By rejecting Emanuel’s formulation in this way, Curry is thus making a semantic distinction. It is a defensible semantic distinction. But it utterly avoids the actual content of Emanuel’s argument, which is that in setting policy, one does not generally focus concern on most likely outcomes but on most salient risks. Climate should obviously be no different.

    Curry’s response to the “uncertainty is not your friend” argument is thus utterly off point. There is no “big win” possible on the low sensitivity side to balance the enormous losses possible on the high sensitivity side. The intellectually coherent approach is that the less confidence one holds in climate science, the greater should be one’s urgency and commitment to implement emissions controls.

    Dr. Curry appears to be implying otherwise by innuendo but has presented no coherent argument to that effect.

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PUBLIC COMMENT THREAD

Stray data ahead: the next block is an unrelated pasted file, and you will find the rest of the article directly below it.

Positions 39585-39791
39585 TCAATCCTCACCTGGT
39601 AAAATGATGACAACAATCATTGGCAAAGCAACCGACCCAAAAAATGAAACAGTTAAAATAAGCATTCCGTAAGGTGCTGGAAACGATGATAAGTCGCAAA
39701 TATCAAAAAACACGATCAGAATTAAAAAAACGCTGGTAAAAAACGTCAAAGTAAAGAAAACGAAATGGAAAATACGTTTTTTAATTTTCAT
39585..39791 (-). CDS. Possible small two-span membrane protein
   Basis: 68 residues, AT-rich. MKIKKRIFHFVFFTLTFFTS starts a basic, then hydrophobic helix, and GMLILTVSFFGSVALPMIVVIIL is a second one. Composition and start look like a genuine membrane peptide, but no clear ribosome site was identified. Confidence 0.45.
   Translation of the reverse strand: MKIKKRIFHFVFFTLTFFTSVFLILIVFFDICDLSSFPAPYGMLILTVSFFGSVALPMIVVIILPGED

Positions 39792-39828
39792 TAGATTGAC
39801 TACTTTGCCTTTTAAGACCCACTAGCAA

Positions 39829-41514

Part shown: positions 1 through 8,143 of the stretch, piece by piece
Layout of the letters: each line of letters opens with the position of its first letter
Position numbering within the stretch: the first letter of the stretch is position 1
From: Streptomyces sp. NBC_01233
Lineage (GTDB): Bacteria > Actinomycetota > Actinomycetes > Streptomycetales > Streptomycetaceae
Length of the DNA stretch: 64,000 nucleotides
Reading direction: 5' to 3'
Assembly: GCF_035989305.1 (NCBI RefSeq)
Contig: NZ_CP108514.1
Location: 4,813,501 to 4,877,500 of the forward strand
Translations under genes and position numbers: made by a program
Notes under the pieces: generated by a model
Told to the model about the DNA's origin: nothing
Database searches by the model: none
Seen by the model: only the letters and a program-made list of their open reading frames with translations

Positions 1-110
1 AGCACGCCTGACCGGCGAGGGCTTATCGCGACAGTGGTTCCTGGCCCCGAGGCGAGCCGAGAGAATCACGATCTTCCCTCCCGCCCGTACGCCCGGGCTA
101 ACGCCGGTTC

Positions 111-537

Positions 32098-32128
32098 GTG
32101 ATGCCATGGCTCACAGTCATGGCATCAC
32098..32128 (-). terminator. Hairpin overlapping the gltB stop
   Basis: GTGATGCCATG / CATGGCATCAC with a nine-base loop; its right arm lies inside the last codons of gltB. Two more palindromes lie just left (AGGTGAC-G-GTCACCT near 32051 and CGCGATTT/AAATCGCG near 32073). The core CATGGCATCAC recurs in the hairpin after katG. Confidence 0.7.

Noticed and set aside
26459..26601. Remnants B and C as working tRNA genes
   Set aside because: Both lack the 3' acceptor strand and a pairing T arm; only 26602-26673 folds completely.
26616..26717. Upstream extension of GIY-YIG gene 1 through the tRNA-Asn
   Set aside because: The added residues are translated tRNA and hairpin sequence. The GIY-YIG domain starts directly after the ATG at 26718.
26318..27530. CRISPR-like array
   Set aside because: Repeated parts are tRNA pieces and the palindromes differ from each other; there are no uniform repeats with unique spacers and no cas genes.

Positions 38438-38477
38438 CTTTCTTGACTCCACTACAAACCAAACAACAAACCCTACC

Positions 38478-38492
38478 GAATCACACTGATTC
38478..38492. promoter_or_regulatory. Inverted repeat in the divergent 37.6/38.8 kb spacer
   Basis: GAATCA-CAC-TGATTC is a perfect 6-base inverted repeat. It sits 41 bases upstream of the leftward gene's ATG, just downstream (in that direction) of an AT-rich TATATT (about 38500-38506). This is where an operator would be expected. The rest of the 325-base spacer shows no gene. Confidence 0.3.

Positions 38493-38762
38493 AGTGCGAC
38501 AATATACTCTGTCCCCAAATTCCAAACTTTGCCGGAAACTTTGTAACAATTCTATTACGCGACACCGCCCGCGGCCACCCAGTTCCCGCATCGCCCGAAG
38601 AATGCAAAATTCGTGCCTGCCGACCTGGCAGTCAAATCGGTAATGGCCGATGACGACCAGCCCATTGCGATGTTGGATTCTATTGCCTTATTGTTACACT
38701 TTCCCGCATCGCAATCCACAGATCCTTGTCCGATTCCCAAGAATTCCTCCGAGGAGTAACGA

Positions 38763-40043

• http://ourchangingclimate.wordpress.com/ Bart Verheggen

    I’m a little baffled to see a scientist argue against “estimating and portraying the entire probability distribution to the best of our ability.”

    Emanuel’s main point was that just focusing on the most likely outcome (i.e. the centre of the pdf) ignores information on low probability/high impact events that may be highly relevant to society. Curry misrepresents his point I find. It is more correct to say that Emanuel argues *against* simplifying or ignoring uncertainty by arguing against the sole focus on centre values.

    Finally, it is always important to realize than uncertainty is not the same as ignorance. Curry’s argument seems to blur this distinction.

    • http://atmo.tamu.edu/profile/JNielsen-Gammon John Nielsen-Gammon

      Bart (and Dana below) – Curry and Emanuel both agree that unlikely but very-high-impact events need to be articulated. Curry argues that ‘the best of our ability’ doesn’t include the ability to reliably quantify the PDF at this time.